Punishment for speech
In all the above cases, it was Article 20.3.3 of the Administrative Code called “Public Actions Aimed at Discrediting the Russian Armed Forces,” which entered into force a week after Putin announced the SVO in Ukraine. The fine for violating the article is R30-50,000. Meanwhile, criminal charges can be brought for repeated violations of the same offense within one year under Article 280.3 of the Criminal Code.
Someone is charged under that article almost every day. Still, there is no definition of discrediting the Russian army in the relevant articles of the Administrative and Criminal codes. In practice, charges of “discrediting” have been brought for writing something on ballots, pacifist publications, memes, photos and videos, comments on social media, wearing a green ribbon on your clothes, displaying the flag of Ukraine or a poster painted in the colors of the Ukrainian flag, listening to or singing Ukrainian songs during karaoke or at a wedding, “silent support” of a protest action, the demonstration of posters with any inscriptions that might be seen as “discrediting” to the police or vigilant citizens, etc. etc.
Yuri Shevchuk, the leader of the rock band DDT, one of the most famous Russian musicians, was fined R50,000 under the administrative article about “discrediting” the Russian army for saying from the stage at a concert in Ufa, among other things, that “the motherland isn’t the president's ass that you must kiss all the time." Under the same article, Yevgeny Roizman, the former mayor of Yekaterinburg, has been fined
Judging by data from GAS Pravosudie, since the beginning of March 2022, more than 4,000 administrative cases for “discrediting” the Russian army were sent to Russian courts, with nearly 3,300 of them having already been decided. The height of these cases came in mid-March, when they numbered over 300, while by June they had fallen to 100 a week. Most of the charges for "discrediting" came from Moscow, St Petersburg and Krasnodar Region.
Oftentimes those detained at protests or publishers of pacifist statements on social media are brought to administrative responsibility simultaneously under two articles of the Administrative Code: the abovementioned 20.3.3 and 20.2 – “Violations of the Established Order of Organization or Conduction of a Gathering, Rally, Demonstration, March or Picket."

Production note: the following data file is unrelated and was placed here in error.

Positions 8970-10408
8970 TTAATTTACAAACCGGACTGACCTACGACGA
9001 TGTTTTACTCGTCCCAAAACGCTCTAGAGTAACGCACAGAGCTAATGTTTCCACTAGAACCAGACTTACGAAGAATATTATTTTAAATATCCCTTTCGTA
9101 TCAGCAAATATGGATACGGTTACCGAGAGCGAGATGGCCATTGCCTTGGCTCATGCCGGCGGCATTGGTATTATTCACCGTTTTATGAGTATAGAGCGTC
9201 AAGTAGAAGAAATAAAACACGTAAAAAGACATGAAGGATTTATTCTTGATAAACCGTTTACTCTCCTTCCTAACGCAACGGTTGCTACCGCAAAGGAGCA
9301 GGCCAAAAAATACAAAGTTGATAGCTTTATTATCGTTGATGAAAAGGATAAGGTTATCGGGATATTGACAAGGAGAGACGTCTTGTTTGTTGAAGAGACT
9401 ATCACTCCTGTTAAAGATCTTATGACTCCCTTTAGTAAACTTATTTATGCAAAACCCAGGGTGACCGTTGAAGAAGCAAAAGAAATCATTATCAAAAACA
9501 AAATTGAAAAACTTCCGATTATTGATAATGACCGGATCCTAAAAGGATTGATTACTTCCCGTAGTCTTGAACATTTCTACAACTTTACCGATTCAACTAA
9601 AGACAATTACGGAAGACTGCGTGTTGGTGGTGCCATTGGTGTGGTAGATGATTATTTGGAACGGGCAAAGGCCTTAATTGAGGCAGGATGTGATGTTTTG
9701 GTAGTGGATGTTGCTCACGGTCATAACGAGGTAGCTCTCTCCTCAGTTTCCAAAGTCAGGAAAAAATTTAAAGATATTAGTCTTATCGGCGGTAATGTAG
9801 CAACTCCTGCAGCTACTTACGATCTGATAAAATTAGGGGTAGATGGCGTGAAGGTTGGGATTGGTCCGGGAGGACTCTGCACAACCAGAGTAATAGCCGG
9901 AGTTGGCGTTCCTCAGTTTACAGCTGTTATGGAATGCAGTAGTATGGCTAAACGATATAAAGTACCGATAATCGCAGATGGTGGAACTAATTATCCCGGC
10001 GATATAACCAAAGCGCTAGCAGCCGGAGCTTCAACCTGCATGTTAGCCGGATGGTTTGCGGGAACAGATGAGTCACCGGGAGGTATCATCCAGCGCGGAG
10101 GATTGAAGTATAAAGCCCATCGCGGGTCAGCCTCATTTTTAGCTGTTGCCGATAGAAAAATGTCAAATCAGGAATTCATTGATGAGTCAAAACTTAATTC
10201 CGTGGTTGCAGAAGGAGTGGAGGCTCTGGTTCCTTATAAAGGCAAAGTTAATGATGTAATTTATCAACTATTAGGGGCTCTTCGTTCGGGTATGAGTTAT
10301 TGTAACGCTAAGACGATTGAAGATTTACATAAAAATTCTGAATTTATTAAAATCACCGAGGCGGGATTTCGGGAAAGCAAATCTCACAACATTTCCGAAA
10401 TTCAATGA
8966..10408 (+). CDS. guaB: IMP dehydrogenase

Besides fines, administrative arrests for periods ranging from 1 to 30 days are widely used, with the average arrest being 10–15 days and sometimes several in a row.
Administrative arrest is used for those accused of disobeying a lawful order of a police officer (Article 19.3 of the Administrative Code), violating restrictions related to COVID-19 (20.6.1 of the Administrative Code and regional analogues), organizing an unapproved event (Part 2 of Article 20.2 of the Administrative Code) and violating the procedure for holding a public event (Part 5 of Article 20.2 of the Administrative Code). In St Petersburg, Article 20.2.2 is popular – concerning the “organization of mass spontaneous assembly and (or) movement of citizens in public places resulting in a violation of public order or sanitary norms and rules.”
that lawyers are often barred from seeing detainees. There are cases when lawyers weren’t permitted even in court.
Since February 24, human rights activists have recorded many cases when police officers took phones from detainees or demanded that they be given access to the phones. There were cases when detainees were threatened when trying to get in touch with lawyers and were forced to refuse professional assistance.